‘The Stratford Upon Avon & Midland Junction Railway’ (or S.M.J.) was a small independent railway company which ran a line across the empty, untouched centre of England. It visited the counties of Northamptonshire, Warwickshire, Oxfordshire and a little of Buckinghamshire, only existing as the SMJ from 1909 to 1923. In 1923 the S.M.J.became a minor arm of the London Midland and Scottish (L.M.S.), then in 1948 'British Railways' 

Gone but not forgotten: "the damsel is not dead, but sleepeth"


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SMJ Forum

The Campion Family: SMJ employees 4 Replies

I would be grateful if anyone can let me know if there are any registers, documents or other employee information that exists where I might be able to find out more about the following members of my family:1. Henry Campion   1830-1910  Lived in…Continue

Started by David Campion. Last reply by David Campion Jun 28.

lManning Wardle lcomotive MOROUS

Read in recent  HERITAGE RAILWAY magazine that an original nameplate from this 1860's  loco has been donated to the Colonel Stephens Museum.   Interesting as apparently it started life as a contracter's loco building the E  and WJR  and then ran for…Continue

Started by ray w Jun 21.

Walking the SMJ 4 Replies

Careful scrutiny of the 1:25000 maps on Streetmap suggests that very little of the SMJ trackbed is a public right-of-way. There are short sections near Roade and Kineton and one or two places where there is an adjacent footpath. Can anyone advise of…Continue

Started by Michael Roake. Last reply by Simon Stevens May 27.

Beyer Peacock 2-4-0T- As near as you can get to a E&WJR 2-4-0T nowadays!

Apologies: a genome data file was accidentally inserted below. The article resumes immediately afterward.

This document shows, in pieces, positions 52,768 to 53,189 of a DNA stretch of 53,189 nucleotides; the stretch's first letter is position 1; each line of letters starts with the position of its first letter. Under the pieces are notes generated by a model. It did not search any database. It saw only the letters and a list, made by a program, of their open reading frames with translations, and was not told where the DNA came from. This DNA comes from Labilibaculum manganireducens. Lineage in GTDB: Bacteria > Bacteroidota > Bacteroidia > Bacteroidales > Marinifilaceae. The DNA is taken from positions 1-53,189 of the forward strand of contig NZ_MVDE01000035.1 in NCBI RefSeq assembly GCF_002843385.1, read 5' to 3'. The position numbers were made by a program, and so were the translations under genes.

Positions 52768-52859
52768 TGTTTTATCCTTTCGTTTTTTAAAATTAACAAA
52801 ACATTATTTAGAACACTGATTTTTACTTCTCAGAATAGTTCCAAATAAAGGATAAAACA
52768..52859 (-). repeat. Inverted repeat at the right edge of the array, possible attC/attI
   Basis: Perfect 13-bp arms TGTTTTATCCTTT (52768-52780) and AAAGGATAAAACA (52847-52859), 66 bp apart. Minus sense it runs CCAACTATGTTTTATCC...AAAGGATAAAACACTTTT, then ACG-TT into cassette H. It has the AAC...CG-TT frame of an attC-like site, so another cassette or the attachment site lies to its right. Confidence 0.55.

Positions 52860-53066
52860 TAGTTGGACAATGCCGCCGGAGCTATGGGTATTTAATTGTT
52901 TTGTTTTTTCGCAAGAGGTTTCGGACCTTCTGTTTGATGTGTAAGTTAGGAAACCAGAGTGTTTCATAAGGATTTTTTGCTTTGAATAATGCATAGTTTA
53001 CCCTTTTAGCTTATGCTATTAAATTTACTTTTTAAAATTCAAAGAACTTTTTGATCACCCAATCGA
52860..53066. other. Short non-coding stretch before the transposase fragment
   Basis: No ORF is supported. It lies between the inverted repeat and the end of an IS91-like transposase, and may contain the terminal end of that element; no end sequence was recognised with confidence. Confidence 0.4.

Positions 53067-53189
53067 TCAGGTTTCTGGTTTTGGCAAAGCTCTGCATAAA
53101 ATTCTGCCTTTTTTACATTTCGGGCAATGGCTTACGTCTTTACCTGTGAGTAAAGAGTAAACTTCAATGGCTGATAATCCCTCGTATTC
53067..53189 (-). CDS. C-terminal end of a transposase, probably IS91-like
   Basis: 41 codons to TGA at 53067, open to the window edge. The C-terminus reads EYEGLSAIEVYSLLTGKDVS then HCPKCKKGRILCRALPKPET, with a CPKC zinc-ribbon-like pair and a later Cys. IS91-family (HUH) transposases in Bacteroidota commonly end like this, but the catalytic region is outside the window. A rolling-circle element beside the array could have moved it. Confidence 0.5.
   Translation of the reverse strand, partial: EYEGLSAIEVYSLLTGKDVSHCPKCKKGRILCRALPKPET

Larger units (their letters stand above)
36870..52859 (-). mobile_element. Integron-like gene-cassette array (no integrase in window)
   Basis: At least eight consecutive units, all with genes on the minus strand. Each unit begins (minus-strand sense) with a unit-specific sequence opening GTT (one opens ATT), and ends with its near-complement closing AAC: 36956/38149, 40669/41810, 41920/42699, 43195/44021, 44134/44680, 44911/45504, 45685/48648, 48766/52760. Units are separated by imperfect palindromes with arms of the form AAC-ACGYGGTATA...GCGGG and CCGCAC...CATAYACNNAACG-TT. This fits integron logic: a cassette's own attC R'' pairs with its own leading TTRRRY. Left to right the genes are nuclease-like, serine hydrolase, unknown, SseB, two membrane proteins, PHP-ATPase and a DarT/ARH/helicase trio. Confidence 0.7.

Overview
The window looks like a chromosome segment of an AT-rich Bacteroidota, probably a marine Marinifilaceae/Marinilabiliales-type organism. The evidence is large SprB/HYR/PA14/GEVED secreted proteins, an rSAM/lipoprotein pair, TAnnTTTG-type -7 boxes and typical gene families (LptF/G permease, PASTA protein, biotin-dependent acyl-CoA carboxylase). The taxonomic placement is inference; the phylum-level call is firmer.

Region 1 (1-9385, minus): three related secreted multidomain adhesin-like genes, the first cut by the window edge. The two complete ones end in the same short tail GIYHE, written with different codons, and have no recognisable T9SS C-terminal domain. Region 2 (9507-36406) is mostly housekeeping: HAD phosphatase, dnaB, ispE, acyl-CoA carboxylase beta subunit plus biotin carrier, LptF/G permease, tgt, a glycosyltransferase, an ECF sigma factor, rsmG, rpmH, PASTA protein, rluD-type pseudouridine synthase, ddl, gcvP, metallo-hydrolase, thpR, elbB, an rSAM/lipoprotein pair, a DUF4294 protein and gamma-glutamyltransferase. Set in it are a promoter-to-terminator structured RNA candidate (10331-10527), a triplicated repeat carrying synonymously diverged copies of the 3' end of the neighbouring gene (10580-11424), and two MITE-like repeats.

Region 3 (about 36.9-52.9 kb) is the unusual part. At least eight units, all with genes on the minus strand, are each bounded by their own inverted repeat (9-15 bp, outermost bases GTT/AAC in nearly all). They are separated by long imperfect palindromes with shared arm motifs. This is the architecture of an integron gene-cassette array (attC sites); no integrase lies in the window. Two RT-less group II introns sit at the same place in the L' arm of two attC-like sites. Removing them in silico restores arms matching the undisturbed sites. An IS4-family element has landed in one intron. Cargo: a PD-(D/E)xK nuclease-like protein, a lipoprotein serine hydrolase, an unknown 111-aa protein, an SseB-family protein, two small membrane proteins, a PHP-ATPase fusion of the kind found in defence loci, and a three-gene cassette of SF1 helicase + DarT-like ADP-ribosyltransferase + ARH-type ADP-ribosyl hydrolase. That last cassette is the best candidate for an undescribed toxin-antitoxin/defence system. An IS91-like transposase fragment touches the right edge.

This is Isle of Man Railway Beyer Peacock 2-4-0T 'Mannin' which is about to be restored to running order so that it can deal…Continue

Started by Dick Bodily May 19.

SMJ photos

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Read in recent  HERITAGE RAILWAY magazine that an original nameplate from this 1860's  loco has been donated to the Colonel Stephens Museum.   Interesting as apparently it started life as a contracter's loco building the E  and WJR  and then ran for them, plus a couple of years on the SMJR ,  until transferred to rhe Shropshire and Mongomery line in 1911 where apparently it was named MOROUS which was painted on the side while still in the black lined  SMJR red livery. Brass plates were added later and it ended up on the Selsey Tramway                               There is a short tour of the Col. Stephens Museum on You Tube if anyone is interested.  A wonderful museum well worth a visit. Personally I like the aura of these  small museums much more than seeing preserved steam running on the main lines where all the fascinating infrastructure such as semaphore signals has long disappeared.   I'm also fed up seeing visitors with cameras dodging about filming everything on their phones on every preserved line.    Why can't they just stand back and soak up the atmosphere !     Shame there is no similar permanent museum dedicated to the SMJR although various treasured items do still at least exist dispersed in private collections.   RAY W

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